Effective machine guarding on stationary and portable equipment and tools is a vital aspect of workplace safety. In addition, proper instruction to employees on the necessity of machine guarding is another important aspect of an effective workplace safety program. Ensure that your employees know how to inspect and adjust machine guarding and when it is safe to do so. Unfortunately, some business operators fail in delivering these key aspects of workplace safety and if and when OSHA discovers this fact, the fines can mount. But more than that, employer consideration should focus on the safety and welfare of their employees.
Lack of effective machine guarding is a common OSHA violation. Sometimes the workplace many have one or several pieces of vintage equipment that never had a machine guard in place to protect workers from moving parts. Commonly, they are large-scale metal working machines such as presses and sheers – usually recycled from other industries or even as military surplus. It does not matter how old the equipment is; you need to ensure that it has safeguards to protect employees from moving parts. Jerry-rigged and unreliable attempts at machine guarding are just that. If your equipment lacks effective safeguards, either add reliable ones or take the equipment out of service. Add-on devices include dead man switches, safety interlocks, self-adjusting guards, fail-safe switches, tripwires, presence-sensing devices, restraints and so on.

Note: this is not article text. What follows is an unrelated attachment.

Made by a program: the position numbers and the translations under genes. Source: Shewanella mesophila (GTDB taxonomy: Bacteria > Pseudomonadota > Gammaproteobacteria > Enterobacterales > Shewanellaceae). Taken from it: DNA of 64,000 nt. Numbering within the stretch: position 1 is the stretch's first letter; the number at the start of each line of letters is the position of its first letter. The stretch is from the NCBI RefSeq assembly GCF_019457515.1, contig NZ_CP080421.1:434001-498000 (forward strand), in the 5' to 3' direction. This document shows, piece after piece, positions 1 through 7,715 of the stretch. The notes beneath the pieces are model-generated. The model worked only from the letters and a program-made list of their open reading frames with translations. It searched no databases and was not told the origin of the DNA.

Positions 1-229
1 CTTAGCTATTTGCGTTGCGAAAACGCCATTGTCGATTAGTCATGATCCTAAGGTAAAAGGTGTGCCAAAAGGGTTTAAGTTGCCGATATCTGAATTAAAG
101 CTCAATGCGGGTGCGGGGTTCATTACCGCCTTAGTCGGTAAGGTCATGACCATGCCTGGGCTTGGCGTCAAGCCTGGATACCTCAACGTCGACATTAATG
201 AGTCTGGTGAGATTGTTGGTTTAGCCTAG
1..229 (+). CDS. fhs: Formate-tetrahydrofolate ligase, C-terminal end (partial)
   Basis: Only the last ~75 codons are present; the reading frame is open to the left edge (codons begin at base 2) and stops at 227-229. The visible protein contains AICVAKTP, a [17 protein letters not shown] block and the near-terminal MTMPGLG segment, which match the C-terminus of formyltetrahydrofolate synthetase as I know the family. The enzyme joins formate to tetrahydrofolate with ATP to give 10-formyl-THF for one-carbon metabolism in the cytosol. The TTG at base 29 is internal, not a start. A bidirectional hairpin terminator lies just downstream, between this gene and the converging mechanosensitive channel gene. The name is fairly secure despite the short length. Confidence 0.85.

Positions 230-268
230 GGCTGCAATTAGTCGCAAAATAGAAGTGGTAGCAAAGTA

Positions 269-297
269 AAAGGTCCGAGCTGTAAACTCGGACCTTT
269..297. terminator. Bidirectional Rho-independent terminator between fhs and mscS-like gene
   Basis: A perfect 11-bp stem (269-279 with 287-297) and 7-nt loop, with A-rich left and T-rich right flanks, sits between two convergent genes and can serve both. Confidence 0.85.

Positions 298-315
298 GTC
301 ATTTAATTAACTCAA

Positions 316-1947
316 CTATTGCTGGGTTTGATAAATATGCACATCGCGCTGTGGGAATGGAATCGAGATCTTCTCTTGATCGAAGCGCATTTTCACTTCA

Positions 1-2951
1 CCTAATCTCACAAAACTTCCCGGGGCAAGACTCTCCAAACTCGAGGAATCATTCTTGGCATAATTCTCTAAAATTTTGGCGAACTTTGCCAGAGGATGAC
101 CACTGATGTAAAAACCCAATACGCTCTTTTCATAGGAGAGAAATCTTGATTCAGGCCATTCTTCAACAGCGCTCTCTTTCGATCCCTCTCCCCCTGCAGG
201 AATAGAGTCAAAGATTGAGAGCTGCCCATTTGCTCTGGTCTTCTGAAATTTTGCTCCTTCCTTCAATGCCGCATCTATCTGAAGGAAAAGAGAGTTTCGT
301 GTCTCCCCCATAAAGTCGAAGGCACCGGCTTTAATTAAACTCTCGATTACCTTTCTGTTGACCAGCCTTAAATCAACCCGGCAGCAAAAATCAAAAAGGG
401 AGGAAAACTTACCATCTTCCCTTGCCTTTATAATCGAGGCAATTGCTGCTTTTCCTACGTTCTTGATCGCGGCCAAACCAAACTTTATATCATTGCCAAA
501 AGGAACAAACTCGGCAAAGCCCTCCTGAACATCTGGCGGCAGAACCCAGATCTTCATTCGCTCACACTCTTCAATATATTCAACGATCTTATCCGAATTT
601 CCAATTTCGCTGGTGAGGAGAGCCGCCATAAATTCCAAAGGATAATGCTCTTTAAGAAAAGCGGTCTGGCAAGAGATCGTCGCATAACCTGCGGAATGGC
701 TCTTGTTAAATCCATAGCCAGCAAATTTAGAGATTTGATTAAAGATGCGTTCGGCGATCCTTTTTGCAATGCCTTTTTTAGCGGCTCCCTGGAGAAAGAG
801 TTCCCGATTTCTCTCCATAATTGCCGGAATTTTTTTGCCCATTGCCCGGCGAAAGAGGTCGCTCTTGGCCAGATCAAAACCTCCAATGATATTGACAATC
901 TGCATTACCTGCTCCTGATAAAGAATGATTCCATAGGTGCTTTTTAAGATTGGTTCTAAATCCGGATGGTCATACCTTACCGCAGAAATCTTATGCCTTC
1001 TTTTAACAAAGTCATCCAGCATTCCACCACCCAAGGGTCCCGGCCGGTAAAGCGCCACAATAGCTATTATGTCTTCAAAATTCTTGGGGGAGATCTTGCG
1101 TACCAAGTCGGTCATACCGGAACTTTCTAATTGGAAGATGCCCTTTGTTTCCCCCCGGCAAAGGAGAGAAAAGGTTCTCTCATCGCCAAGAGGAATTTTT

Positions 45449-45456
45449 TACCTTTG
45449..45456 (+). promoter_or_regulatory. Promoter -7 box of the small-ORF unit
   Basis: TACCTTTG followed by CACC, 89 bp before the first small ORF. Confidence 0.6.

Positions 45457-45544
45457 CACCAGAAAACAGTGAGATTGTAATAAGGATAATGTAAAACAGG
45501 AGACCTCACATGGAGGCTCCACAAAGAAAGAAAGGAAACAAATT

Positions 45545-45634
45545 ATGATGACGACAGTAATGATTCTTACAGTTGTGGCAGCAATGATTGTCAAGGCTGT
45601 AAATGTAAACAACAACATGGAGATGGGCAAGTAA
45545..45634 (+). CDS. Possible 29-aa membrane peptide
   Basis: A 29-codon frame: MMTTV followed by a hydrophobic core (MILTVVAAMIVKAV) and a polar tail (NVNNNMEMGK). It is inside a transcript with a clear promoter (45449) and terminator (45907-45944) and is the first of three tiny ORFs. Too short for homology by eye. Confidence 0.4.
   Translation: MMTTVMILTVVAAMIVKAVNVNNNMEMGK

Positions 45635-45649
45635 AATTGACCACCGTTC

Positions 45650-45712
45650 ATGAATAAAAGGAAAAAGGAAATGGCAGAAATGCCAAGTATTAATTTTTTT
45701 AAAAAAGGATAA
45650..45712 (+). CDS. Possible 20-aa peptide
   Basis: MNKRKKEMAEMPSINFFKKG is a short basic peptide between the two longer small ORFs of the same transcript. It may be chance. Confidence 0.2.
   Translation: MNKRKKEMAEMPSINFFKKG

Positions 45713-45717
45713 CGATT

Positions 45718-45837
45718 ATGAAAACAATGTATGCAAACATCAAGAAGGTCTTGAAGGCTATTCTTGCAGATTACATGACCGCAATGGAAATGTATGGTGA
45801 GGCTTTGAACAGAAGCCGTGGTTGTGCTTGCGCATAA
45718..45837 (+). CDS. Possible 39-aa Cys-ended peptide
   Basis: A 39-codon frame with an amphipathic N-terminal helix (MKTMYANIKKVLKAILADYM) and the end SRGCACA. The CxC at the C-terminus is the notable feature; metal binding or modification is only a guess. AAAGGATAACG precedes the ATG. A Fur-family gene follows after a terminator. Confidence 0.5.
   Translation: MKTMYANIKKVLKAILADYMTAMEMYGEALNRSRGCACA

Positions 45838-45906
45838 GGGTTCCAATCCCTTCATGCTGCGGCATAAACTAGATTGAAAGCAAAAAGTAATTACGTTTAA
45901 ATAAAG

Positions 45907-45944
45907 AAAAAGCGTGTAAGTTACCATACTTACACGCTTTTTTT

While OSHA allows some operator adjustments to equipment while it is operating, purposely defeating safety interlocks, removing covers and/or access hatches and other means are prohibited. Unfortunately, we have seen cases where the employer removes and even hides machine guarding covers so their employees can reach into machinery while it is operating in order to keep an assembly line (for example) running. That’s not a good idea and an employee injury or fatality the result of lack of machine guarding will do more than shut down a process line; it may shut down the entire operation.
Portable equipment and tool machine guarding brings to mind tools used in the field by construction workers such as saws, grinders and the like. Here too, sometimes employees – with a tacit nod from their employer – remove guards so the equipment can be used basically outside of their proper scope operation. Removing guards in this way subjects the employee to injury. Ensure that your employees know how to inspect and adjust machine and tool guards and underscore the importance of keeping guards in place.
For more information, visit the US DOL OSHA web site: https://www.osha.gov/SLTC/etools/machineguarding/guards.html